Home / News / Three questions for Sir Martin Sorrell as WPP hits 25

Three questions for Sir Martin Sorrell as WPP hits 25

The other day WPP boss Sir Martin Sorrell turned up at Finsbury PR boss Roland Rudd’s summer party (WPP owns Finsbury).

Sorrell, still wearing his top hat and tails (he’d come straight from Royal Ascot, some might say looking like the Joker in Batman) was persuaded by Rudd’s young son to bid £7250 in the charity auction for dinner in a private room at the River Cafe restaurant.

Although he is an assiduous networker (he met his new wife at the Davos global beanfeast for top politicos and business people) this seemed a bit un-Sorrell like. Throwing money around, even in a good cause, is not what Sir Martin is known for.

Of course he has bid big many times (some shareholders would say too often) in the course of WPP’s history, it’s 25 this year.

Back in 1989 WPP bid an eye-watering $864m for David Ogilvy’s Ogilvy & Mather and when the next recession struck had to sweet talk its bankers into supporting the company.

In 2000 he tried and failed to pull out of another bitterly-contested takeover, buying Chris Ingram’s CIA media group for £400m, citing the 9/11 attacks as a material change of circumstances, which seemed a mite tasteless. CIA’s MediaEdge business in Italy has since caused Sorrell some grief as he fell out badly with its bosses although the deal has undoubtedly contributed to WPP’s bottom line.

And in 2008 he bought the TNS research business for £1bn, a deal that looked rather toppy as the credit crunch struck although market research seems to have held up pretty well.

The upshot is that WPP, which started out as a shell company called Wire & Plastic Products investing in design businesses, is now the second-largest marcomms group in the world after Omnicom with major ad agencies (JWT, O&M, Grey and Young & Rubicam), big media buyers (Mediacom, MediaEdge, O&M Media), researchers (TNS, Millward Brown, BMRB) and literally hundreds of other smaller companies in the fold.

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Sorrell’s plan, as he tells Campaign’s Claire Beale in this interview, is to reconstitute the full service agency model through WPP, teaming the best people in the empire to offer clients everything they need.

So this is the first question he needs to answer. Can people from different companies (albeit within the same group) work as effectively as those from one single company? So far the evidence from clients HSBC (broadly successful) and Samsung (wholly unsuccessful) is mixed.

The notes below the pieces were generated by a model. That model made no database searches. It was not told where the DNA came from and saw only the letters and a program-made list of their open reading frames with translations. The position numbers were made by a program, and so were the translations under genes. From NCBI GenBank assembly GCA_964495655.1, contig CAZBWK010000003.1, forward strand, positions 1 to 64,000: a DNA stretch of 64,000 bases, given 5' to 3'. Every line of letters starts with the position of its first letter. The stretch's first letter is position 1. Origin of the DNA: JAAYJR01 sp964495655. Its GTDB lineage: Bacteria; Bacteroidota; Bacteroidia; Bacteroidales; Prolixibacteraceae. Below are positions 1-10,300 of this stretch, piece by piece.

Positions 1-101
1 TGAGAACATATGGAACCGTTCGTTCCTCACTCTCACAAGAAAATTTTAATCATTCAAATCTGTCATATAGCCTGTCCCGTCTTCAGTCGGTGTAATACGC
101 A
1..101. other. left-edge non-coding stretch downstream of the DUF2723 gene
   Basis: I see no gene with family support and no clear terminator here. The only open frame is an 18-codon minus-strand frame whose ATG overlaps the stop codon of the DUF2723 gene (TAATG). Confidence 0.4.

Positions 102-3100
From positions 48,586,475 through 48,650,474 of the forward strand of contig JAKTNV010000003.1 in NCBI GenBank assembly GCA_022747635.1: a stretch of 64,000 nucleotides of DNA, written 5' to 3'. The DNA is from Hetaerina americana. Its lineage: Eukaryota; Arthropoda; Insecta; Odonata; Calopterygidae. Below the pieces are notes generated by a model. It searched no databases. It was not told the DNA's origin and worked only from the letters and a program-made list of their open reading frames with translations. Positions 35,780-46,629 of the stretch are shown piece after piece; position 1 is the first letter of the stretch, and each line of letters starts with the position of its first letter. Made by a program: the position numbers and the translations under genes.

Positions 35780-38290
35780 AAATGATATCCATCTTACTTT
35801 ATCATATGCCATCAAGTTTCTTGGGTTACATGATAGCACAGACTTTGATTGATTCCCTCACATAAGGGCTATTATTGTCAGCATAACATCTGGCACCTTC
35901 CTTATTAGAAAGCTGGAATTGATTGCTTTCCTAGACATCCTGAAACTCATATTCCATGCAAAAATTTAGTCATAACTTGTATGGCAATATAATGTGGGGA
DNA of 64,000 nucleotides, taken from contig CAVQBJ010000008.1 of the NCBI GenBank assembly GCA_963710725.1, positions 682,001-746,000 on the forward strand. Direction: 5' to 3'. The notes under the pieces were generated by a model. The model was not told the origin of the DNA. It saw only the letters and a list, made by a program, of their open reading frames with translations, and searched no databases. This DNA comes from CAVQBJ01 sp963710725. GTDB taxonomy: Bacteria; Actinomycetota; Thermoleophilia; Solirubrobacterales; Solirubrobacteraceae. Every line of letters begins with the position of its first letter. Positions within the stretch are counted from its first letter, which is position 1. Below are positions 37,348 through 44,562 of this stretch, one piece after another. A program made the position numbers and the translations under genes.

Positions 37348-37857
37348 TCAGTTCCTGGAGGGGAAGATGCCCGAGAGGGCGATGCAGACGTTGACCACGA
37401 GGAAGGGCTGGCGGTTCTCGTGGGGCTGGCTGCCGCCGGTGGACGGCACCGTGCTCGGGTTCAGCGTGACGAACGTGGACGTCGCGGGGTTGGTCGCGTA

The second one is, are his big blue riband agencies as good and successful as they were before they joined WPP?

I would say not, with the possible exception of Grey. JWT, the first big one he acquired, is a pale copy of the global thoroughbred it used to be.

One problem is that they seem unable to win domestic business. Winning the occasional whopper global account is without doubt vital (as is hanging on to the ones you’ve got). But a steady stream of national business is what keeps the agency buzzing and the creative work fresh.

The third goes back to the introduction to Claire’s piece where she talks about WPP’s mission statement to ‘manage talent’ to the benefit of its clients, and profits of course.

To an extent this is about the global teams referred to earlier. But it’s also everybody in the organisation. And by and large executives who find themselves working for WPP, particularly those whose companies have been acquired, do not enjoy the experience.

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This is mainly due to the financial rigour they face daily which Sorrell (and his shareholders no doubt) would say is essential to running a global listed company.

But Omnicom is also a global listed company and, most pundits would say, a much more agreeable company to work for. In consequence its organic growth record is better. These are ‘people’ businesses after all.

So the third question is, can Sorrell chill a little and trust his people to develop their various businesses (and talents) so WPP can continue to grow without the need for regular big acquisitions?

WPP is a giant company and one that was British-owned until Sorrell decided to move its tax domicile to Ireland (another decision that looked a little cheap).

So its creation is a major achievement and nearly all of that is down to Sir Martin.

At 65 Sorrell has about five years left in the CEO’s hot seat. He will try his damndest to show that he can still run as fast as his rivals.

But his main task is to groom some new leadership candidates. The best way to do this, and ensure that the company’s next 25 years start successfully, is to relax his iron grip a little.

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About Stephen Foster

Stephen is a former editor of Marketing Week and London Evening Standard advertising columnist. He wrote City Republic for Brand Republic and is a partner in communications consultancy The Editorial Partnership.
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